16 Mar What is Raynauds Disease?
Do You Have Raynaud’s Disease?
Do your fingers and toes often feel cold and numb? If this happens a lot, you might have a condition called Raynaud’s disease, Raynaud’s phenomenon or Raynaud’s syndrome. More than 3 million people a year come down with symptoms of this condition. What causes it, and how can a podiatrist help you manage it? Here’s what you need to know.
What Is Raynaud’s Disease?
Raynaud’s disease is a temporary constriction of the blood vessels that carry blood to your skin. This constriction is called a vasospasm. When it happens, the skin on your fingers and toes can’t get warm enough to function properly.
This constriction can last a day, several months or several years. If the syndrome seems to come out of nowhere, doctors refer to it as primary Raynaud’s. If it’s the result of another underlying condition, they call it secondary Raynaud’s.
The disease is named for French doctor Maurice Raynaud, who first diagnosed it in 1862. It’s pronounced “ray nose.”
What Are the Causes of Raynaud’s Disease?
Primary Raynaud’s: Scientists aren’t sure what causes primary Raynaud’s. You’re more likely to develop it if you’re a woman, you’re under 30, or it runs in your family. Primary Raynaud’s tends to be less severe than secondary Raynaud’s. Some people suffer numb fingers and toes when the weather turns cold, but most have symptoms so mild they don’t bother getting medical help for them.
Secondary Raynaud’s: This is more serious. People with secondary Raynaud’s often report extremely sharp pain and fingers or toes that “freeze up.” In most cases, the cause is autoimmune disorders such as lupus, scleroderma or rheumatoid arthritis.
Other causes include heart disease, carpal tunnel syndrome, connective tissue disorders like Ehlers-Danlos syndrome, heavy smoking, obesity, and frostbite. Secondary Raynaud’s frequently accompanies the work-related condition “white finger,” which is caused by long-term use of industrial machinery.
What Are the Symptoms of Raynaud’s Disease?
- Fingers and toes that feel cold and stiff.
- Sharp, tingling pain in your hands and feet.
- White and blue skin patches that appear when your fingers or toes get cold.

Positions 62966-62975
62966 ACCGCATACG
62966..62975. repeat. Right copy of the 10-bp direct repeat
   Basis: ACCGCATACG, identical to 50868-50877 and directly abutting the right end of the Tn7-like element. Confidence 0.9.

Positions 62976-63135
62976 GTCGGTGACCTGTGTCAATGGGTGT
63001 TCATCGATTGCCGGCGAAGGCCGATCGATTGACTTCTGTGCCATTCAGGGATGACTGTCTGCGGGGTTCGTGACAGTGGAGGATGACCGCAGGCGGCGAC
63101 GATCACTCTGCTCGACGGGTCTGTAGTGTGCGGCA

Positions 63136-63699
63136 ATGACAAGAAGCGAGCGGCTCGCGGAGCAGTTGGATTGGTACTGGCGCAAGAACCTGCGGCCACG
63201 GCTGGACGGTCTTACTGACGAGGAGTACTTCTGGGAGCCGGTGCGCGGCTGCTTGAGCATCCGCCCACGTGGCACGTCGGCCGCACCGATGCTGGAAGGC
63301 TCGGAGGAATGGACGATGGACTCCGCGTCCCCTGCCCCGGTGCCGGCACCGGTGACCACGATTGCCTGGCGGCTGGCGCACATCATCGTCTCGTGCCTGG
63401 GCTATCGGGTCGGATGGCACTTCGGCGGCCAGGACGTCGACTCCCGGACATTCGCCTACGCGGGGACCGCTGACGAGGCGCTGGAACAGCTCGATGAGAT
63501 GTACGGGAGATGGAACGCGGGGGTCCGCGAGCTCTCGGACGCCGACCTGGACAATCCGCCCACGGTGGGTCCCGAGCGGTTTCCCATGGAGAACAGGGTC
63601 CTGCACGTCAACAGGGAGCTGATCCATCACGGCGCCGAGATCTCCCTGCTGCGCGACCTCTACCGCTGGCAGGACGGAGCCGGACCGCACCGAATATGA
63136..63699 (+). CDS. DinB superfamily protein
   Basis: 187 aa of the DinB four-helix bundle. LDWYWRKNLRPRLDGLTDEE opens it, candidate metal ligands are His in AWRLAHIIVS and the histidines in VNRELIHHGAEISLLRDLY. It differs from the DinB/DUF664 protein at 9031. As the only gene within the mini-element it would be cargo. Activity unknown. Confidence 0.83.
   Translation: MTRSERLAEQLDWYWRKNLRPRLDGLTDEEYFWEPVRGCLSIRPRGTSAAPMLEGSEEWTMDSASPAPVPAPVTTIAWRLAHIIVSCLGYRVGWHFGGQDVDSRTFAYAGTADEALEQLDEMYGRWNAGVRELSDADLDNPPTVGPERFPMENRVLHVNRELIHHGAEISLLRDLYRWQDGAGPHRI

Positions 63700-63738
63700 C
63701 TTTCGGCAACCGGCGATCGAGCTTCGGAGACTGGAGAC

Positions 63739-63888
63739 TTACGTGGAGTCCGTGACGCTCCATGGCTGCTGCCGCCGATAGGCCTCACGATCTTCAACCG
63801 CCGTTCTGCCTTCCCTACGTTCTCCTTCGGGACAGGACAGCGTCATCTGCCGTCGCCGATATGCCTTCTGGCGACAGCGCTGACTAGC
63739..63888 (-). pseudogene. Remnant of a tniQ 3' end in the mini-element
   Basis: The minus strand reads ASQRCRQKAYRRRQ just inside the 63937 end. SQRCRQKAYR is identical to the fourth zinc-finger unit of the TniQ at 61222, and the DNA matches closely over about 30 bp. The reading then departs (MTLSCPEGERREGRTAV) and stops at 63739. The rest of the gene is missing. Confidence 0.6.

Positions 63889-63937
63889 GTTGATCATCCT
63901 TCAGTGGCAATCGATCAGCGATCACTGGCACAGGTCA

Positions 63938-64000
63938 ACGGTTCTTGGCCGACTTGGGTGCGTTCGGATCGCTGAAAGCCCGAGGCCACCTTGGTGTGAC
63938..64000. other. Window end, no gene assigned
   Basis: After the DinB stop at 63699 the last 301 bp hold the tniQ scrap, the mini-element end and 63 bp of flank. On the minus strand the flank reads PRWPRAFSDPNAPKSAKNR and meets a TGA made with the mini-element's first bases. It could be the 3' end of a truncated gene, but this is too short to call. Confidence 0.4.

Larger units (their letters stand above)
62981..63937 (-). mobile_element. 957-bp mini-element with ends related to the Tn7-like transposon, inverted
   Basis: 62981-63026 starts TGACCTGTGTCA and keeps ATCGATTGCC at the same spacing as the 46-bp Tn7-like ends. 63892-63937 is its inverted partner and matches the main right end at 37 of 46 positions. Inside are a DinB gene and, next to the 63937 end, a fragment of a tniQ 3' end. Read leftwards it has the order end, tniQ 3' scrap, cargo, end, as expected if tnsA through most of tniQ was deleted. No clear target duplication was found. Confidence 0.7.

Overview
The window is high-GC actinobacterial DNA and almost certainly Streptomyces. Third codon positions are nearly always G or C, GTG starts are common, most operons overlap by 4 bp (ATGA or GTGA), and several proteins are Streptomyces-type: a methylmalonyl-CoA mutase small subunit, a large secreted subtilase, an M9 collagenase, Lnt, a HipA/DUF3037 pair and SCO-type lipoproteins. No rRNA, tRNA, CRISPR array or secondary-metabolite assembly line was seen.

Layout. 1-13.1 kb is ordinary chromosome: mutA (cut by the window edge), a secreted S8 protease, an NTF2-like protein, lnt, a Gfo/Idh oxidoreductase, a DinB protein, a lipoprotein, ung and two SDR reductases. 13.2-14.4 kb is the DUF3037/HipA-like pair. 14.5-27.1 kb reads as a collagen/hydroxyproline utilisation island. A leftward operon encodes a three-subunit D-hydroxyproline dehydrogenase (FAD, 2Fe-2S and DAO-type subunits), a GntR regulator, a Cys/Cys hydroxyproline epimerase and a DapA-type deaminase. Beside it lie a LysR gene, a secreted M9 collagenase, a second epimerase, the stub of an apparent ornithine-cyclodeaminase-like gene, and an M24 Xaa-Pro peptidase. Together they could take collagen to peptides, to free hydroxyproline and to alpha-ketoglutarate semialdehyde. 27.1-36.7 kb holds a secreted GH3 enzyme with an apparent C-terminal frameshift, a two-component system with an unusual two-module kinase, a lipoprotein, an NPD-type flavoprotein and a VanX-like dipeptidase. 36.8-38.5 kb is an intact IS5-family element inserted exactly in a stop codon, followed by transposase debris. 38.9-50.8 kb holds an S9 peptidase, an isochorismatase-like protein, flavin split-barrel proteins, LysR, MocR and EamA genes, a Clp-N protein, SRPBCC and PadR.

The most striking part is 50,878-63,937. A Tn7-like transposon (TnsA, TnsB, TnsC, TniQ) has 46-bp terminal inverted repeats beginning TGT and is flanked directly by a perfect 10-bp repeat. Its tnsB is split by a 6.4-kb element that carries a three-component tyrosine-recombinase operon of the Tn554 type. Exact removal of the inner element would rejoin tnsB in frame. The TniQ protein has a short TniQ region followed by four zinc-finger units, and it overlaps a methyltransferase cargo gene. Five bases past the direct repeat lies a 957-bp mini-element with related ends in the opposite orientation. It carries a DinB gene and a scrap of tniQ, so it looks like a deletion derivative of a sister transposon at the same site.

- Symptoms that increase during cold temperatures or stressful situations.
What Are the Treatments for Raynaud’s Syndrome?
There is no cure for Raynaud’s syndrome. If you have primary Raynaud’s, you can control your symptoms by using the following tips.
- Avoid direct contact with cold items. Use gloves or oven mitts when touching frozen foods and cup sleeves when drinking cold beverages.
- Exercise regularly to improve blood flow.
- Avoid smoking, caffeine and other activities that cause blood vessels to constrict.
- Try to avoid putting your body through extreme temperature changes. If you’re going from a warm day to a place with air conditioning, bring a wrap or sweater. If you’re leaving your warm house to go outside, put on several warm layers first.
- Use wool socks and hand warmers even if you’re indoors.
If you have secondary Raynaud’s, you must treat or manage the primary condition. The tips above can help ease your Raynaud’s symptoms while you develop a plan to better manage the underlying condition that’s causing your Raynaud’s.
How a Podiatrist Can Help
If you don’t treat a severe case of Raynaud’s, it can lead to complications that include ulcers, scarring, tissue death, and even gangrene. It’s also important to get help because your symptoms might be related to an underlying condition.
If you have severe Raynaud’s symptoms in your toes, make an appointment with a podiatrist to talk about the problem. Try to keep track of when the symptoms hit you, what seems to trigger them and what you’re doing to manage them. A foot care doctor can give you the right diagnosis and treatment plan.
Discover Why We’re Loudoun County’s Favorite Podiatry Practice
At Shuman Podiatry & Sports Medicine, we treat all types of toe and foot disorders. If you’re feeling extremely cold and numbness in your toes, come and in and talk to us today.